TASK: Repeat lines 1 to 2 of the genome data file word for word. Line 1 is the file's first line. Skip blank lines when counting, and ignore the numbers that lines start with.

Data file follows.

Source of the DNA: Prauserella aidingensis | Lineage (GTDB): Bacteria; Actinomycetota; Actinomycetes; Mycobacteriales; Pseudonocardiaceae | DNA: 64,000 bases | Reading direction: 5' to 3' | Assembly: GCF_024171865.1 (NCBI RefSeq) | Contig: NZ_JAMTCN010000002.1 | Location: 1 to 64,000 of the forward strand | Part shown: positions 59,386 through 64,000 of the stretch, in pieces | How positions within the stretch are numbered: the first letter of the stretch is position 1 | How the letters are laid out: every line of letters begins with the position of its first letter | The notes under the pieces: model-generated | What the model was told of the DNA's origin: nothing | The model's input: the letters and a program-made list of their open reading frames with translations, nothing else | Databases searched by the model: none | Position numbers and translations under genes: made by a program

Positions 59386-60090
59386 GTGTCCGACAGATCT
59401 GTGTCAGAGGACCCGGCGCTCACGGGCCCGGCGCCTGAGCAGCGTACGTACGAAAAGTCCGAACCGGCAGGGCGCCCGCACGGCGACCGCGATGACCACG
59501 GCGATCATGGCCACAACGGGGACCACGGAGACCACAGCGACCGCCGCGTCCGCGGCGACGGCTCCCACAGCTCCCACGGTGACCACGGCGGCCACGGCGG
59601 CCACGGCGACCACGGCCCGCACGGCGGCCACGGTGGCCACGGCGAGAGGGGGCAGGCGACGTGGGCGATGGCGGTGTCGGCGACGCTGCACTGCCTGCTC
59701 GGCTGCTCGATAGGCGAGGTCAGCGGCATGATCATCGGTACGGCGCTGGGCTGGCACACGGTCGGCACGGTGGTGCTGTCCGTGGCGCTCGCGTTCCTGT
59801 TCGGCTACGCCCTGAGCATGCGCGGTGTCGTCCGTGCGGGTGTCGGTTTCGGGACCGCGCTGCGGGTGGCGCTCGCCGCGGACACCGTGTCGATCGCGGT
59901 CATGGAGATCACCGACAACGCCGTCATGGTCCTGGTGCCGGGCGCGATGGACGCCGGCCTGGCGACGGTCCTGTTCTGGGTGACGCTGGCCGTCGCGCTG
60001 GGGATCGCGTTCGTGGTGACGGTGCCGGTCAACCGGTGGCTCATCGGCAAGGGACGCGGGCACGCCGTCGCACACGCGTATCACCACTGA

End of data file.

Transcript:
Source of the DNA: Prauserella aidingensis | Lineage (GTDB): Bacteria; Actinomycetota; Actinomycetes; Mycobacteriales; Pseudonocardiaceae | DNA: 64,000 bases | Reading direction: 5' to 3' | Assembly: GCF_024171865.1 (NCBI RefSeq) | Contig: NZ_JAMTCN010000002.1 | Location: 1 to 64,000 of the forward strand | Part shown: positions 59,386 through 64,000 of the stretch, in pieces | How positions within the stretch are numbered: the first letter of the stretch is position 1 | How the letters are laid out: every line of letters begins with the position of its first letter | The notes under the pieces: model-generated | What the model was told of the DNA's origin: nothing | The model's input: the letters and a program-made list of their open reading frames with translations, nothing else | Databases searched by the model: none | Position numbers and translations under genes: made by a program

Positions 59386-60090